A regulatory framework for security tokens has been issued by the US Securities and Exchange Commission after a year in progress.
The US Securities and Exchange Commission (SEC) published its guidance framework for security token issuance on Wednesday (April 3). It describes how security tokens can qualify for a security token offering.
After over a year in the pipeline, the framework details many features that fall under the Howey Test. The US Supreme Court’s Howey Test, a case from 1946, includes four core criteria to determine if a product is an investment contract.
The SEC framework essentially details and further elaborates on the primary criteria derived from the Howey Test, in this case, within the context of digital assets.
“The framework is not intended to be an exhaustive overview of the law, but rather, an analytical tool to help market participants assess whether the federal securities laws apply to the offer, sale, or resale of a particular digital asset,” the regulatory agency said in a statement.
“This framework represents staff views and is not a rule, regulation, or statement of the commission. The commission has neither approved nor disapproved its content.”
The SEC says that the framework applies to entities that do things such as facilitate exchanges, store or hold digital assets, offer or distribute digital assets or provide financial management.
In terms of the framework’s objectives, the paper says it aims to protect investors from misinformation from a company and guide companies in producing complete and accurate information for investors.
“This requirement for disclosure furthers the federal securities laws’ goal of providing investors with the information necessary to make informed investment decisions,” the SEC notes.
The central points of the guidelines include the digital asset being exchanged for value, a common enterprise existing (where often investors pool their funds together into this business venture) and a reasonable expectation for the investor to make a profit.
For a digital asset to fall under federal securities laws, there are a number of additional requirements, including that the digital asset is fully operational and that investors can immediately use it upon purchase.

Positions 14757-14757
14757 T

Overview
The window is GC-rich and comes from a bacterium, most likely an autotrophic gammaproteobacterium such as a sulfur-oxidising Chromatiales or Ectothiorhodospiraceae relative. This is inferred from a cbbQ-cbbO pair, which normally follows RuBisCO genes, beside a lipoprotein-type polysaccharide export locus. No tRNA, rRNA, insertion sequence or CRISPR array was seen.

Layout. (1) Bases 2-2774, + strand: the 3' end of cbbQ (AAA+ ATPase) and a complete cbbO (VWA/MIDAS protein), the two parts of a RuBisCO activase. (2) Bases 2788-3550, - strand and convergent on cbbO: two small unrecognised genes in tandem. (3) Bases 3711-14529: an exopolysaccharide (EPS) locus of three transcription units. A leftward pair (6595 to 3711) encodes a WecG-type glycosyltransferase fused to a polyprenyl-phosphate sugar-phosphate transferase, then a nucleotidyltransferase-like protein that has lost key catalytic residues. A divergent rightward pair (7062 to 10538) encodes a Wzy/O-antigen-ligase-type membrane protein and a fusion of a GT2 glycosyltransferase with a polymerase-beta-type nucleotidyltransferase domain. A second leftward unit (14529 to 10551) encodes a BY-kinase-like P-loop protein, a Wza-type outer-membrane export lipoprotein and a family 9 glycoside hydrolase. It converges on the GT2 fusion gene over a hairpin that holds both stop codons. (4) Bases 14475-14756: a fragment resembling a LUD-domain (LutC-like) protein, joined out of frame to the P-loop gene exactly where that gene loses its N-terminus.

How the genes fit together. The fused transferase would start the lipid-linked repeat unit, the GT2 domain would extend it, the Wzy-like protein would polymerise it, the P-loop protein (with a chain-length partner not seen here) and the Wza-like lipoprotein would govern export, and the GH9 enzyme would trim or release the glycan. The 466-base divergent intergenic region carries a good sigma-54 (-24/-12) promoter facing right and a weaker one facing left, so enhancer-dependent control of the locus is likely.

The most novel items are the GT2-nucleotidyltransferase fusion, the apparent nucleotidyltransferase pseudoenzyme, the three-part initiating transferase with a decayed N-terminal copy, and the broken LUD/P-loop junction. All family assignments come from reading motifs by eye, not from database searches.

Additionally, the SEC says, “The digital assets’ creation and structure is designed and implemented to meet the needs of its users, rather than to feed speculation as to its value or development of its network.”
In the context of virtual currencies, the framework also outlines that the currency should be readily able to make payments for a number of different items and services. Furthermore, the payment must be done without having to exchange the virtual currency into another digital asset or national currency before making the purchase.
Additionally, the virtual currency must be a store of value that is able to be saved, retrieved and exchanged at a later time.
In order to be compliant with the SEC, some companies are shifting from issuing initial coin offerings to security token offerings (STOs), which operate in legal gray areas. In over two years, STOs have jumped from just two offerings in 2017 to 25 offerings in 2018, Bloomberg notes.
Of note, Sports Ledger announced plans in November to launch an STO “to pursue a fully regulatory compliant and future-proof method of raising funds.”
Desico, a platform for trading tokenized securities, announced that it issued a European Union compliant STO in November 2018.
STOs are permissible for accredited investors. They fall under the Securities Act of 1933, and must be in accordance to know-your-client and anti-money-laundering regulations.
Although the framework is not a legally binding document, it will serve as a formative guideline for prospective and existing token issuers going forward.
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Securities Disclosure: I, Dorothy Neufeld, hold no direct investment interest in any company mentioned in this article.